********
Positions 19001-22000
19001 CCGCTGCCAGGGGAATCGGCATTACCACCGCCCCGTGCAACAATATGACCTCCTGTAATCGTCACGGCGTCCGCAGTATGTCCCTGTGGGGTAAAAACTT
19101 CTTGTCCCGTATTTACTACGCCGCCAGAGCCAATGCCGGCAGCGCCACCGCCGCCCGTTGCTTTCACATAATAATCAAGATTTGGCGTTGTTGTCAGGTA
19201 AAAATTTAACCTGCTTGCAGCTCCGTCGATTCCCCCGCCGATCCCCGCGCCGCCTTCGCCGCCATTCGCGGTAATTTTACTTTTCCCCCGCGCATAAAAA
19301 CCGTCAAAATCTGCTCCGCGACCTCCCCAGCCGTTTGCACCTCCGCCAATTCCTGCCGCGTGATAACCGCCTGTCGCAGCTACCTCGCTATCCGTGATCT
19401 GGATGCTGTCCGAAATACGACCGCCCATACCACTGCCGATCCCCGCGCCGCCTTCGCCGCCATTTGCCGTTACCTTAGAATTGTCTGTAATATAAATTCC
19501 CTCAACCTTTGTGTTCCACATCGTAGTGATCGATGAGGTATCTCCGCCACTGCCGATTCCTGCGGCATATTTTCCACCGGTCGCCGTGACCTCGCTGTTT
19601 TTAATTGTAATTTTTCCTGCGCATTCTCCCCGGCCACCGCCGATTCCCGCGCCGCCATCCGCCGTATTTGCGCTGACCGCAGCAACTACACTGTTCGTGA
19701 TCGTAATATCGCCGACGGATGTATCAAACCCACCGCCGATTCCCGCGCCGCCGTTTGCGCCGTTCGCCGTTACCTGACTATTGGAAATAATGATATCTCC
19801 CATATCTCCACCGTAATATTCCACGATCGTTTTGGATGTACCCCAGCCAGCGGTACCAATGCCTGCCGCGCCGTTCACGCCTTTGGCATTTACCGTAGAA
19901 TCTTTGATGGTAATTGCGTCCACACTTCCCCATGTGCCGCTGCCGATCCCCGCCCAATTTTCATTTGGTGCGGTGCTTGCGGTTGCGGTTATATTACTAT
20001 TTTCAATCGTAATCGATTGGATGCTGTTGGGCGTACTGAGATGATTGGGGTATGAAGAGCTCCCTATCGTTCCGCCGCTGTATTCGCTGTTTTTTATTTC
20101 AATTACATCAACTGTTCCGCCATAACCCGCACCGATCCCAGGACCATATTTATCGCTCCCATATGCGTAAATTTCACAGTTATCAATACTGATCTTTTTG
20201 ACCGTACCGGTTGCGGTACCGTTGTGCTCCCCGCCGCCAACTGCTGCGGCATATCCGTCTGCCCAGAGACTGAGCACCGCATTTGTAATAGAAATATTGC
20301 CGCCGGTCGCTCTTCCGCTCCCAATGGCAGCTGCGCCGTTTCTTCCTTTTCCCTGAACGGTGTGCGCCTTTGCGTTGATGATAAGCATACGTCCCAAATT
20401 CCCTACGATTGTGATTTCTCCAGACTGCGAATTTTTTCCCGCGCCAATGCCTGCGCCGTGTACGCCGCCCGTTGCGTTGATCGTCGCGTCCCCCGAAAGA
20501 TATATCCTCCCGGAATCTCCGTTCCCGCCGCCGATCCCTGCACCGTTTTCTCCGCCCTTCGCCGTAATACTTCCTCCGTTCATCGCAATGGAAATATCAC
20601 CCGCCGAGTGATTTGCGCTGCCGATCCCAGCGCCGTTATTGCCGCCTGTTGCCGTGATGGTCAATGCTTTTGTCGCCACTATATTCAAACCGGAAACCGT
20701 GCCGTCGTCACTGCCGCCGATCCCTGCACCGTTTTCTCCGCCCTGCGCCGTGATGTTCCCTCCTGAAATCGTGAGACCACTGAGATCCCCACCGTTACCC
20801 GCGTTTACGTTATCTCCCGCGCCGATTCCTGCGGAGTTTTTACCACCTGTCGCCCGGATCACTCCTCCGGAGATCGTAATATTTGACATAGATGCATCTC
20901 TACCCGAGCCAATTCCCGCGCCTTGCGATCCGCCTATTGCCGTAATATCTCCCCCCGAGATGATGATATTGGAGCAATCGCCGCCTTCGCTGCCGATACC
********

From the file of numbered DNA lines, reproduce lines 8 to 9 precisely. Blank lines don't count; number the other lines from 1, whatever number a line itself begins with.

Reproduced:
19601 TTAATTGTAATTTTTCCTGCGCATTCTCCCCGGCCACCGCCGATTCCCGCGCCGCCATCCGCCGTATTTGCGCTGACCGCAGCAACTACACTGTTCGTGA
19701 TCGTAATATCGCCGACGGATGTATCAAACCCACCGCCGATTCCCGCGCCGCCGTTTGCGCCGTTCGCCGTTACCTGACTATTGGAAATAATGATATCTCC